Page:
Compensation for unfair dismissal
Compensation for an unfair dismissal claim is made up of two different components:
- Basic award
- Compensatory award
A basic award is calculated along the same ground as a redundancy payment. For example this will be based on age and length of service.
A compensatory award is based on the actual financial loss that can be attributed to the employer who the claim of unfair dismissal is brought against.
What is the maximum amount that I can be provided for a compensatory award?
There has been a change to the maximum compensatory award available for unfair dismissal. This was brought into place in 2010.
What is the new change to the compensatory limit?
The maximum compensatory award for unfair dismissal has now been reduced to £65,300 from £66,200.
What factors may cause variations in the compensatory award?
The compensatory award may vary but in all cases will be based upon the loss that an individual can prove they have suffered due to the fact that they were dismissed by their employer.
What will this loss be?
This loss will be the difference between what an individual would have earned and any new income which that individual has earned or received after the dismissal.
What factors will be included in the calculation of what an individual may have earned?
The following factors will be included in the calculation of what an individual may have earned:
- Pension and other benefits
When will the loss be calculated up to?
The loss will be calculated up to the date of the hearing of the case for unfair dismissal. In most cases there will also be an allowance for a period of future loss.
When will the allowance for future loss become available?
The allowance for future loss will come available if the individual has not found another job which pays roughly the same wage as the job in which they were unfairly dismissed from.
If an individual has been unfairly dismissed will they be expected to find other work?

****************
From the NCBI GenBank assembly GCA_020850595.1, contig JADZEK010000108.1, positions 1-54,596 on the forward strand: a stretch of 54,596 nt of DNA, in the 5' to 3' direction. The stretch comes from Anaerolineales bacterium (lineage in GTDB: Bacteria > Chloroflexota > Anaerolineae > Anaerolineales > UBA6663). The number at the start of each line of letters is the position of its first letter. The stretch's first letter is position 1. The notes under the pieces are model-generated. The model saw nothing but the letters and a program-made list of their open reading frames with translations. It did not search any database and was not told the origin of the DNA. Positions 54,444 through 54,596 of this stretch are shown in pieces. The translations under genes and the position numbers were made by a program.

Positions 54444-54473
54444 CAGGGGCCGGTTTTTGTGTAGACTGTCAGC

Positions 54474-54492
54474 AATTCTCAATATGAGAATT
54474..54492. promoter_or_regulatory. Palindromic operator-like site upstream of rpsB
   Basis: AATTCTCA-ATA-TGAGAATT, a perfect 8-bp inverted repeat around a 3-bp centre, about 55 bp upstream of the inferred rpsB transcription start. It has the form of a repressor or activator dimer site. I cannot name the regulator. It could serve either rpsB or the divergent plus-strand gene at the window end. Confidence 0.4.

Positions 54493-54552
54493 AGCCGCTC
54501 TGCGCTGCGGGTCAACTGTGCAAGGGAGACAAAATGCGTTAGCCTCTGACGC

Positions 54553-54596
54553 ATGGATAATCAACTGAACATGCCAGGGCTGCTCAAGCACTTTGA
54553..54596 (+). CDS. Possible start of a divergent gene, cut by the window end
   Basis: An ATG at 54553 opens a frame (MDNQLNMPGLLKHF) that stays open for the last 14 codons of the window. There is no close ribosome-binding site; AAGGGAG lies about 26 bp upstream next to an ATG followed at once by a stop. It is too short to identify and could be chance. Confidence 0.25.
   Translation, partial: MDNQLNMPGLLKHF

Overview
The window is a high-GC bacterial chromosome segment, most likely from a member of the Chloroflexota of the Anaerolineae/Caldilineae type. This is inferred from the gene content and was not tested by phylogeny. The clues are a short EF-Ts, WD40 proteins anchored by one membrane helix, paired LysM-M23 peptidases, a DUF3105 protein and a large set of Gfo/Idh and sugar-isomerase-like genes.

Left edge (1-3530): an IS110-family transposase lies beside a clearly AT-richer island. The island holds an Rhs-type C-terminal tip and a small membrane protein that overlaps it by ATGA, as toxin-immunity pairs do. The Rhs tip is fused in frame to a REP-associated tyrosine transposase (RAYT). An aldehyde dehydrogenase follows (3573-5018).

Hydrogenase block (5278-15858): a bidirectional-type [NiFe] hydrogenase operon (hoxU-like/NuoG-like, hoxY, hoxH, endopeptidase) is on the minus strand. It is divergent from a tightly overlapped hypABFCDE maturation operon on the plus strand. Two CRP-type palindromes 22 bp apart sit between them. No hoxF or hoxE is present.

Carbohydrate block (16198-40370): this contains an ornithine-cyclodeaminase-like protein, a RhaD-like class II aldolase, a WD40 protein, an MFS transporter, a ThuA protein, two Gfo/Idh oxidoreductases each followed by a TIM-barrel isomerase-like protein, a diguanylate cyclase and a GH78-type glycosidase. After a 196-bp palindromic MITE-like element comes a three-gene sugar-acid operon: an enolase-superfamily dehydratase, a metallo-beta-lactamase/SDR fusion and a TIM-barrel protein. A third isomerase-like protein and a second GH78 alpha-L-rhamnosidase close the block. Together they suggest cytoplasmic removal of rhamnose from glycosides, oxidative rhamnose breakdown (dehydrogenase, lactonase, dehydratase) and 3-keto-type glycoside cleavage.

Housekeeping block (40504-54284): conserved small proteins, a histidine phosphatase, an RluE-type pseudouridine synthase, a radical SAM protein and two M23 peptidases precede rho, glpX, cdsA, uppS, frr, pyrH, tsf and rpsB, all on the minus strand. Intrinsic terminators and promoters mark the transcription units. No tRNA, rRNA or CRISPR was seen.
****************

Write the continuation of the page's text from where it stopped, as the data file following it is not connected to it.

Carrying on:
The tribunal hearing the case will expect an individual to do everything that they can do to mitigate the loss experience by gaining other work.
Are there any other factors which may reduce the loss?
The tribunal will also take into consideration and social security benefits that an individual may receive when out of work or any other income which they have received.
What factors may affect the amount of compensation which I will be awarded?
The following factors may be taken into account when establishing the amount of compensation to be provided in a case of unfair dismissal:
- Loss of pension rights
- Intervening act
- Starting a new business
- Difficult job market
Loss of pension rights
If an individual was a member of the pension scheme at their previous job and they now find themselves in an inferior scheme – or no scheme at all – the individual may be able to claim for this as part of their compensatory award.
If an individual making a claim for compensation for unfair dismissal has obtained a new job in the intervening time but gives it up voluntarily or is dismissed or made redundant then any losses that individual incurs after the losing the new job will no longer be the fault of the ex-employer.
However, this will not apply when the new job is a temporary job.
Starting a new business
If an individual starts a new business then their ex-employer may argue that they have failed to mitigate their loss due to the fact that the individual has no looked for another job.
However, if that individual is able to show that no other opportunities were available to them and if they are able to show that they have drawn up a business plan which shows that their business idea is a potentially viable and profitable one then they may be able to be compensated for an initial period.
Difficult job market
If an individual is still unemployed or is earning less than they used to by the time their case is heard, the tribunal will normally estimate the individuals future loss at between six months and a year.
If an individual wishes to gain compensation for a period longer than this then they will be required to show that they are very unlikely to get a job at all or one at the same level of pay.